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Husky Football Blog

The latest news and analysis on the Montlake Dawgs.

February 17, 2011 at 11:39 AM

February answers, volume three

Deontae Cooper, Husky Stadium and recruiting in this edition. ..

Q: Where does Deontae Cooper fit into the mix? He was receiving all of the kudos before his injury. Chris Polk is our between the tackles and Jesse Callier is the fly sweep resource, so who loses carries to Cooper?

A: As I mentioned in the review of the running back spot, Cooper’s first task is to get healthy and get back to where he was last August when he was earning those raves. I’d wait and see how that develops first before I’d start worrying much about who loses carries and all of that. That’s not to cast any alarm on Cooper’s rehab. He is said to be right on schedule with no complications to date. But he is recovering from an ACL, and even aside from that, he still has yet to have his first carry as a college player.

If Cooper gets healthy, I see him adding depth at tailback this year, spelling Polk or Callier when necessary, getting a few carries in multiple back sets and also potentially getting on the field as a returner, especially on kickoffs.

If the Huskies continue in the direction of the last four games of the 2010 season, when they averaged 43 carries per game, I think there can be lots of opportunities for everyone without anyone having to lose carries. I certainly don’t see Chris Polk losing any carries unless they either decide just to rest him some to keep him fresh or he gets injured.

Q: It’s been an amazing turnaround from 0-12 to bowl winners in two seasons, back-to- back recruiting classes and UW athletes returning to the draft board. Do you see UW winning more recruiting battles with USC and Oregon?

A: I think there was a word left out there, but I assume the questioner meant to praise the recruiting classes of the last two years.

But to answer the question, I’m not sure UW fans should ever count on the Huskies consistently winning recruiting battles with USC, especially with kids in southern California. Nobody has ever consistently done that — UW certainly never has, not even in the heyday of Don James — so it’s not realistic to expect it to happen now. UW has always won a few here and there (though the definition of some of those has sometimes been a little murky), but it’s just hard to envision it ever happening with much regularity. Obviously, the more successful UW is, the better chance UW has to win some of those battles. But there’s so much talent in southern California that the trick is to be the school that gets the best of the rest and not necessarily take on USC head-to-head all the time.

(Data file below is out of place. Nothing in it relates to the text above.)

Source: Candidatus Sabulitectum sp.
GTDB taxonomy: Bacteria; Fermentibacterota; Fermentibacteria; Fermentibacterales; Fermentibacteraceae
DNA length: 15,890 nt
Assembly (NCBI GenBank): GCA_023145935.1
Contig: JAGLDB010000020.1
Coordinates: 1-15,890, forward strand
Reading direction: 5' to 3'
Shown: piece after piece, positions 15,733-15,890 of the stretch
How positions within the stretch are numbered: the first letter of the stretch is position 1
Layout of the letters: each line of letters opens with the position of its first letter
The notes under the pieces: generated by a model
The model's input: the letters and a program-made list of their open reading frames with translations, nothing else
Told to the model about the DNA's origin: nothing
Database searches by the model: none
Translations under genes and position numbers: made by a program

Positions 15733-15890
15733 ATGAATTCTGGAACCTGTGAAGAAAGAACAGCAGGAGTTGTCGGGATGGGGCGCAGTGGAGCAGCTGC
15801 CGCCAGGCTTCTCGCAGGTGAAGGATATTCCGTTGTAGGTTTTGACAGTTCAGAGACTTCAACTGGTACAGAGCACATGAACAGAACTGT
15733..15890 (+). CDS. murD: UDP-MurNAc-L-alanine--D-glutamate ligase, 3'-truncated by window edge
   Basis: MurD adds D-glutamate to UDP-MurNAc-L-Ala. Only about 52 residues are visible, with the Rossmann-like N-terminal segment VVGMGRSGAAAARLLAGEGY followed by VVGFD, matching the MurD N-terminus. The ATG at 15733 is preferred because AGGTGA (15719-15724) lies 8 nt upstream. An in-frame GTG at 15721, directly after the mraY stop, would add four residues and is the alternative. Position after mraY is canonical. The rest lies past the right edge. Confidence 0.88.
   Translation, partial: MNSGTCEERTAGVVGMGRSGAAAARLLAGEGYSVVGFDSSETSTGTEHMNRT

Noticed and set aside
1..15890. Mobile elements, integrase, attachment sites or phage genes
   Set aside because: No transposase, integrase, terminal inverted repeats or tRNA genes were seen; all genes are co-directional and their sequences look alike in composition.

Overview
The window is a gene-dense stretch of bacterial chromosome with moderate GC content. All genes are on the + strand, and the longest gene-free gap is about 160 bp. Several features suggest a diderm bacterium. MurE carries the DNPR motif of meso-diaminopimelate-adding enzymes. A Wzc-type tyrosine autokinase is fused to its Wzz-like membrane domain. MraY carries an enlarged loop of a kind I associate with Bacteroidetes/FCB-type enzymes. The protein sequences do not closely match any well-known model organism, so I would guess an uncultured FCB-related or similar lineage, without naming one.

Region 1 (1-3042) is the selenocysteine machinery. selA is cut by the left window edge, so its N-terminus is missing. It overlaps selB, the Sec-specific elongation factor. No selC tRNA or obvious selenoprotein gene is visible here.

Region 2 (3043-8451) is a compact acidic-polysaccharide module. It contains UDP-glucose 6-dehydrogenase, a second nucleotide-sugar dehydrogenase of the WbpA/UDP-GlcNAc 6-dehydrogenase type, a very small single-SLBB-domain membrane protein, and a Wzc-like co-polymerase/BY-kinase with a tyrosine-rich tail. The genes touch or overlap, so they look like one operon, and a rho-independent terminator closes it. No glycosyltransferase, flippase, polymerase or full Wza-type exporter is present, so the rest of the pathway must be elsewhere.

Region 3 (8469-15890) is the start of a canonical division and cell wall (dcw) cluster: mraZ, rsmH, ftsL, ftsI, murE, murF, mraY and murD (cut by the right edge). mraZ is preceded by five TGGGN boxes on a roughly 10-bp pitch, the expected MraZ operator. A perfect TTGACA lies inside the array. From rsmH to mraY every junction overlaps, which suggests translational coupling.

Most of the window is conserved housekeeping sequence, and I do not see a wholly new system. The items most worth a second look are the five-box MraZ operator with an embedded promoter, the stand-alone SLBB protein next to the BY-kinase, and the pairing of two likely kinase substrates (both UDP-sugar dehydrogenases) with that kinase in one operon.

That’s obviously where your question about Oregon comes in. Oregon has risen to a point where the days of two decades or so ago when the Huskies didn’t have to worry about the Ducks in recruiting aren’t going to return. But even during Oregon’s ascent of late, UW has won its fair share of battles with the Ducks, especially with in-state players (Danny Shelton, Jermaine Kearse, to name two). As would be expected, Oregon kids will be more inclined to go to Oregon, and UW did lose a couple to the Ducks there last year. But it’s always going to be hard to win out over a kid simply wanting to stay in-state (part of the same reason UW has kept a lot of in-state players home the last few years even while struggling on the field).

I’m not sure how many out-of-state battles ever come down to just UW and Oregon to really even be able to keep score in any practical manner. And there’s also always so many variables in recruiting that definitively saying one school beat another for a kid can sometimes be tricky. James Johnson, for instance, has said his final choice came down to UW and Oregon. But he also said a clinching factor was that UW was going to let him be a receiver while Oregon wanted him as a defensive back. So is that UW simply beating Oregon for a recruit?

To your overall point, however, recruiting should improve as the team has more success on the field. However, UW’s recruiting — in terms of rankings, anyway — has consistently been in the top 25-30 the last decade anyway despite the losing (other than the coaching change years). So UW’s been winning its share of battles all along.

Q: With the Apple Cup moving to Qwest next year and the remodel of Husky Stadium starting early, what would happen if, miracle of miracles, the Huskies win the PAC12 and have to host the Championship game in December? Is there a problem if that game is held on Saturday and the Hawks play Sunday? Are the Seahawks working with the NFL schedule makers to keep that weekend clear?

A: The Pac-12 title game is set for Saturday, Dec. 3. The NFL schedules aren’t out yet, but it’s not that difficult to stage games on consecutive days (and the Seahawks wouldn’t be playing on that Saturday in any case). So I don’t really see any issue there. Pretty sure they’ve held games there on consecutive days in the past with all the games WSU has played there, etc.

Q: Also, are the UW and other PAC12 schools requiring tickets for the Championship game to be paid up front along with the rest of the season tickets, holding that money, and then refunding or crediting that to the following season if they don’t get it? Or will they send out the requests late in the season when the teams that have a chance to host it become more apparent?

A: No on the first part. On the second, pretty sure they’ll just do it the way the NFL does and have tickets go on sale as soon as it becomes apparent who will host it. Not really that difficult in this day and age to handle such a quick turnaround. Happens all the time with things such as the NCAA Tournament.



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